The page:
Between 2017 and 2024, the total number of hours worked by Americans will decrease by 1.5 to 2 percent because of the Affordable Care Act (ACA), the Congressional Budget Office (CBO) reports. This translates into a decline of 2.3 million full-time jobs. The CBO projection, released yesterday, Feb. 4, says the decline will be almost entirely due to employees choosing to work fewer hours or completely leaving the job market.
What does this mean for American families still struggling to recover from the Great Recession? Reactions to the CBO report are mixed. Supporters of the ACA characterize the law’s effect on the labor market as an indication that workers have more power over how they earn a living; those opposed to the law view it as an example of how government subsidies take away Americans’ initiative to work.
White House Press Secretary Jay Carney, in a Feb. 4 briefing, pointed to the report as evidence that the Affordable Care Act is empowering workers. Employees will no longer be chained to a job they don’t like in order to keep their health insurance.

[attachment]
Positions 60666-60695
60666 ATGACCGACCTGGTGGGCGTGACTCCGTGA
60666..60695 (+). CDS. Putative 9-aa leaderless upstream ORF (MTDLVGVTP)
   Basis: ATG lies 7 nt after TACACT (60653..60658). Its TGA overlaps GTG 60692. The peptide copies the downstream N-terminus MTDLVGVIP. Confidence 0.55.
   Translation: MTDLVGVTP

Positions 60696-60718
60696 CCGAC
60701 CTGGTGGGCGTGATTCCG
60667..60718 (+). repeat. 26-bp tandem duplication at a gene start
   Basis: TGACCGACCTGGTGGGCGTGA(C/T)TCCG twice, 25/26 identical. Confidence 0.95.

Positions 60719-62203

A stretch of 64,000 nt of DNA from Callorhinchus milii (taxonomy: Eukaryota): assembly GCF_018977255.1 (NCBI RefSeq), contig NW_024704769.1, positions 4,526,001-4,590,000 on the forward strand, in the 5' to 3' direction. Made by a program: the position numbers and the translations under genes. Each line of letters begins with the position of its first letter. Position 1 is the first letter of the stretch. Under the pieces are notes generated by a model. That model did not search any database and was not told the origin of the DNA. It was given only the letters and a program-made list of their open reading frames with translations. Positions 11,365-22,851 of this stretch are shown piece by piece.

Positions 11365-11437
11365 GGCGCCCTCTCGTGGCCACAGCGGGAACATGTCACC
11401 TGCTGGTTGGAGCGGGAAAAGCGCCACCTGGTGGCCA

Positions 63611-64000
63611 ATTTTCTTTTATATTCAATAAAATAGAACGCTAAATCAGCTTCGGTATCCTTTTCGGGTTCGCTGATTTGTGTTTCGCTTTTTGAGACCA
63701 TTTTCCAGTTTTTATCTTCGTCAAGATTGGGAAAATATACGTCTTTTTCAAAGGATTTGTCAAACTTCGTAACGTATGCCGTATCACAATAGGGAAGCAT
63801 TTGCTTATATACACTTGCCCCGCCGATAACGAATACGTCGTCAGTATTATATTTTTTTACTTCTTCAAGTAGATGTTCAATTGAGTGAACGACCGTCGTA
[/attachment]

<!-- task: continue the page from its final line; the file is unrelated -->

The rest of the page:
“Americans would no longer be trapped in a job just to provide coverage for their families, and would have the opportunity to pursue their dreams,” said Carney. “This CBO report bears that out, and the Republican plan to repeal the ACA would strip those hard-working Americans of that opportunity.”
Wisconsin Representative Paul Ryan, Chair of the House Budget Committee, believes the CBO report confirms what ACA opponents have feared, that the health reform law is hurting American workers. In a Feb. 4 press statement, Ryan paints the report of a decline in full-time jobs as a negative and notes the projected decrease of jobs will largely strike lower-income employees.
The CBO gives several reasons why the ACA will have this effect on the labor market:
Subsidies for health insurance and Medicaid expansion
Tax credits and subsidies provided by the ACA for lower-income workers decrease as income rises. For some workers, this may be a disincentive to increase earnings. In states that have opted to expand Medicaid eligibility to 138 percent of the Federal Poverty Level, employees may choose to work fewer hours rather than lose Medicaid coverage.
Employers’ penalty for failure to provide health insurance benefits
Under the ACA, businesses with 50 or more full-time employees must provide affordable health insurance coverage to their employees or pay a penalty. The CBO projects that employers will pass this cost onto employees in the form of reduced compensation thereby reducing the amount of labor workers wish to supply.
Higher marginal tax rates
Workers earning more than $200,000 ($250,000 for married filing jointly) annually are assessed and additional .9 percent Medicare tax. Workers may choose to avoid this tax increase by earning less money.
Workers may opt for early retirement
With the availability of health insurance through the exchanges, along with subsidies, workers may elect to retire before they are eligible for Medicare coverage at age 65.